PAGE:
President Cyril Ramaphosa has reached an agreement with religious leaders to postpone or cancel all large church gatherings ahead of Easter weekend services.
This follows a meeting with inter-faith religious leaders at the presidential guest house in Pretoria to discuss ways on how to curb the spread of the novel coronavirus in South Africa.
There are 116 confirmed cases of coronavirus in the country, according to the department of health.
However, there are no confirmed deaths from the virus.
Around the world, countries are adopting sweeping measures to stem the spread of the virus, including shutting down airports, imposing travel restrictions and closing borders.
Ramaphosa said the agreement with interfaith religious leaders to postpone religious activities followed long and protracted negotiations.
The meeting was attended by representatives from the Methodist Church, Muslim Council and Reverend Barnabas Lekganyane of the Zion Christian Church, which boasts over 16 million members.
“The announcements by the Methodist Church cancelling Good Friday and Easter Sunday services, by the Muslim Judicial Council (MJC) that the Friday prayer has been cancelled, and by the Zion Christian Church that the annual Moria pilgrimage has been cancelled were no doubt reached through great difficulty,” said Ramaphosa.
“Our focus is on keeping people safe and healthy. Millions of South Africans are at risk of contracting coronavirus not just in places of worship, but in buses and taxis, in the workplace, and even in their homes. This risk is greater in poor communities, many of which do not have access to safe and clean drinking water, and who are forced by circumstances to live in close proximity to others. Given the high prevalence of HIV, Aids and tuberculosis, COVID-19 could have a devastating impact on our society.”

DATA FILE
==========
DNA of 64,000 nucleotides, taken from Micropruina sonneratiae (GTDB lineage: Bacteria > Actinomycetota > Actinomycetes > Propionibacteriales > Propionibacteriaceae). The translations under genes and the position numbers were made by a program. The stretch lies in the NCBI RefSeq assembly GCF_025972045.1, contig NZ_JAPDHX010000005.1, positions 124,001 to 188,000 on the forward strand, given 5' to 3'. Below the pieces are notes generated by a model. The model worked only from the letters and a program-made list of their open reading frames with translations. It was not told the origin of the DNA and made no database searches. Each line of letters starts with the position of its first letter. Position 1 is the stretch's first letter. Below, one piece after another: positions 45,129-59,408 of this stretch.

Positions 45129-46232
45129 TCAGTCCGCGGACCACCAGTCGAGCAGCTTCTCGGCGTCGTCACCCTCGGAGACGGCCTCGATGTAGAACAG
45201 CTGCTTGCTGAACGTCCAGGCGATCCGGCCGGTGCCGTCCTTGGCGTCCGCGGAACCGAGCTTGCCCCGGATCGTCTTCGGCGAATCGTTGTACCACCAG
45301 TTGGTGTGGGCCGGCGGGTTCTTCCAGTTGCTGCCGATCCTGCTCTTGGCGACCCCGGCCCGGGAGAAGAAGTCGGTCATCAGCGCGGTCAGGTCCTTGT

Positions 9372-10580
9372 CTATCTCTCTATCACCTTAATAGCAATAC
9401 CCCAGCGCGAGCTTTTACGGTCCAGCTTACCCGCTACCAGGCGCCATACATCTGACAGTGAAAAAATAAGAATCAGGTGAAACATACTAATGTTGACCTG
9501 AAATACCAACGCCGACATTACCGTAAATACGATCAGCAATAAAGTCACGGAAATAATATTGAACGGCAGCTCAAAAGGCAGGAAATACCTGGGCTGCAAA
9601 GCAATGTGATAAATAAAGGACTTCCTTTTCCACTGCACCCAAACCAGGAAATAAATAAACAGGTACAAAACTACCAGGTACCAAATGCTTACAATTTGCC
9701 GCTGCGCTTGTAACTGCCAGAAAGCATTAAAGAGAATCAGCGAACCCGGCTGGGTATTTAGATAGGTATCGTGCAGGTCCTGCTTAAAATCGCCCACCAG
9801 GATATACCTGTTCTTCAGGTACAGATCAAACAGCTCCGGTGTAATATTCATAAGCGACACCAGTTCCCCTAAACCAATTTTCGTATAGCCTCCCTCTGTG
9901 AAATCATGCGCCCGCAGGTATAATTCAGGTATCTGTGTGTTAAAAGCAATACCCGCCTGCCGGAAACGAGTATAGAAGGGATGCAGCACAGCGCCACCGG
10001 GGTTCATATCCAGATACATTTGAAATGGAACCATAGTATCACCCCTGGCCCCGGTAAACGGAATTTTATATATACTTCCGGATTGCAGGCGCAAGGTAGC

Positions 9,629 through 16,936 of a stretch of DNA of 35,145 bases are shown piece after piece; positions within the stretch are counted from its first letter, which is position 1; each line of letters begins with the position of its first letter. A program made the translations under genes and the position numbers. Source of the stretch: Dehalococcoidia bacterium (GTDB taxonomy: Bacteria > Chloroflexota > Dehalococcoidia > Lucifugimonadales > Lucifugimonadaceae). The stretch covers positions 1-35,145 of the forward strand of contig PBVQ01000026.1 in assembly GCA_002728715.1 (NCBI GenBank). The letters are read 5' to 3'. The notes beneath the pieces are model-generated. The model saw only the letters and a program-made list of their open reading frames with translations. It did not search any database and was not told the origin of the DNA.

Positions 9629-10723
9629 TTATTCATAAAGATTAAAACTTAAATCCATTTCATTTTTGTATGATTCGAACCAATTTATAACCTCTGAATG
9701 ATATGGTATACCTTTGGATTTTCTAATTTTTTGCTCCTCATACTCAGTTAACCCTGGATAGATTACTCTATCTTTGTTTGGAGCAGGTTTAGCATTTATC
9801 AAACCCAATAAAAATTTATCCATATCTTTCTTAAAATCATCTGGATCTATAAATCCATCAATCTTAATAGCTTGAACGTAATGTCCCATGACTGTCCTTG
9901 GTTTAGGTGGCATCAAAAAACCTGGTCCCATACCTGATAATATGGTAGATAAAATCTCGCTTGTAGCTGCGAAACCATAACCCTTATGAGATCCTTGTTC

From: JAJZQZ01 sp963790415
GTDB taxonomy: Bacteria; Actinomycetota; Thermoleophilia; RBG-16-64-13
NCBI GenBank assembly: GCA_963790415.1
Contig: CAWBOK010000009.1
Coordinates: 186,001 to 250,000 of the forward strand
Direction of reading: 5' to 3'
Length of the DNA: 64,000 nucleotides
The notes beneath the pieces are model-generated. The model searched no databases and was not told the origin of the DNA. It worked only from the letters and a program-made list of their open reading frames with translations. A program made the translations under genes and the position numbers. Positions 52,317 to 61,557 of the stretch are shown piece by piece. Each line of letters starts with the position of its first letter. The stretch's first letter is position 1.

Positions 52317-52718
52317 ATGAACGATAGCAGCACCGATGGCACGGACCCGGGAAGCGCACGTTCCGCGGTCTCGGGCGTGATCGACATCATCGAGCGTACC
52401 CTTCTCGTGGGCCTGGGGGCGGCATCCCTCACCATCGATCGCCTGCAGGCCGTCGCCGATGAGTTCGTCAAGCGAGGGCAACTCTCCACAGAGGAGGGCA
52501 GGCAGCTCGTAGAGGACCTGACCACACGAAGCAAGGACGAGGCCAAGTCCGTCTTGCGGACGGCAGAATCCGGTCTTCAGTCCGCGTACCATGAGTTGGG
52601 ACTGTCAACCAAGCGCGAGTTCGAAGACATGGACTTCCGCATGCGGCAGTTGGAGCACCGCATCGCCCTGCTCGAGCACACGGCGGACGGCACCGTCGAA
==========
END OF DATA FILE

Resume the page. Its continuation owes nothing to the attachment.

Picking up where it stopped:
Meanwhile, Presidency distanced itself from a Facebook group titled President Ramaphosa SA, posted on Wednesday evening and calling all South Africans to stay indoors at 10:00 on Thursday because “there will be helicopters spraying chemical solutions the whole of South Africa. (sic)”
The Facebook page has since gained over 80 000 followers.
The government has also warned citizens about criminals pretending to be department of health officials conducting COVID-19 home screenings.
News24 reported on Thursday that Netcare Group, Netcare hospitals and Netcare 911 and Medicross have warned that no staff members from their group are conducting home testing for coronavirus.
“Please note that staff members from the Netcare Group, including Netcare Hospitals, Netcare 911 or Medicross medical and dental centres, are NOT doing door-to-door COVID-19 screenings,” said Netcare in a statement.